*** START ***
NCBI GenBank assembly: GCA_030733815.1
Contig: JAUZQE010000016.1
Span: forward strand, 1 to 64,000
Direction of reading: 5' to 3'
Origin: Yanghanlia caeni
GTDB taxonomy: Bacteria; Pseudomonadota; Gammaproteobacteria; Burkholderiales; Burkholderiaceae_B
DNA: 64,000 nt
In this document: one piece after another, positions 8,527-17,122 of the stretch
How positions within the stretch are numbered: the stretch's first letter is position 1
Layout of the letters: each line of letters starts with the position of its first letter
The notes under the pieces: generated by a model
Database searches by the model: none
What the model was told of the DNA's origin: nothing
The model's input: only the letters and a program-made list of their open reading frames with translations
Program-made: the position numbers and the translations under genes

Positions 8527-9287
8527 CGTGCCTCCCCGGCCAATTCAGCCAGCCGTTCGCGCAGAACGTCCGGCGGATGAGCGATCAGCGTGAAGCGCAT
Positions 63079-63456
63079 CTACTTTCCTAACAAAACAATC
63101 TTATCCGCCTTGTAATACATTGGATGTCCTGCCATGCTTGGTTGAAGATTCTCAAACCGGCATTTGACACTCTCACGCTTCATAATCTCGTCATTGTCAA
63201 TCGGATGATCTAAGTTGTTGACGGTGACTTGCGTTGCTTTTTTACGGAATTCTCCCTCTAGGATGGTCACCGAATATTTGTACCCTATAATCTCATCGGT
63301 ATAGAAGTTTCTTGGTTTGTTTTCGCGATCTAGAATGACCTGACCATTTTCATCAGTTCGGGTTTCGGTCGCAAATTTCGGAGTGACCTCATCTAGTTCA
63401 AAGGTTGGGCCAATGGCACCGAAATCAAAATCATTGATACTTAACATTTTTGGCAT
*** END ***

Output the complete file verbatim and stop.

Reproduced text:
NCBI GenBank assembly: GCA_030733815.1
Contig: JAUZQE010000016.1
Span: forward strand, 1 to 64,000
Direction of reading: 5' to 3'
Origin: Yanghanlia caeni
GTDB taxonomy: Bacteria; Pseudomonadota; Gammaproteobacteria; Burkholderiales; Burkholderiaceae_B
DNA: 64,000 nt
In this document: one piece after another, positions 8,527-17,122 of the stretch
How positions within the stretch are numbered: the stretch's first letter is position 1
Layout of the letters: each line of letters starts with the position of its first letter
The notes under the pieces: generated by a model
Database searches by the model: none
What the model was told of the DNA's origin: nothing
The model's input: only the letters and a program-made list of their open reading frames with translations
Program-made: the position numbers and the translations under genes

Positions 8527-9287
8527 CGTGCCTCCCCGGCCAATTCAGCCAGCCGTTCGCGCAGAACGTCCGGCGGATGAGCGATCAGCGTGAAGCGCAT
Positions 63079-63456
63079 CTACTTTCCTAACAAAACAATC
63101 TTATCCGCCTTGTAATACATTGGATGTCCTGCCATGCTTGGTTGAAGATTCTCAAACCGGCATTTGACACTCTCACGCTTCATAATCTCGTCATTGTCAA
63201 TCGGATGATCTAAGTTGTTGACGGTGACTTGCGTTGCTTTTTTACGGAATTCTCCCTCTAGGATGGTCACCGAATATTTGTACCCTATAATCTCATCGGT
63301 ATAGAAGTTTCTTGGTTTGTTTTCGCGATCTAGAATGACCTGACCATTTTCATCAGTTCGGGTTTCGGTCGCAAATTTCGGAGTGACCTCATCTAGTTCA
63401 AAGGTTGGGCCAATGGCACCGAAATCAAAATCATTGATACTTAACATTTTTGGCAT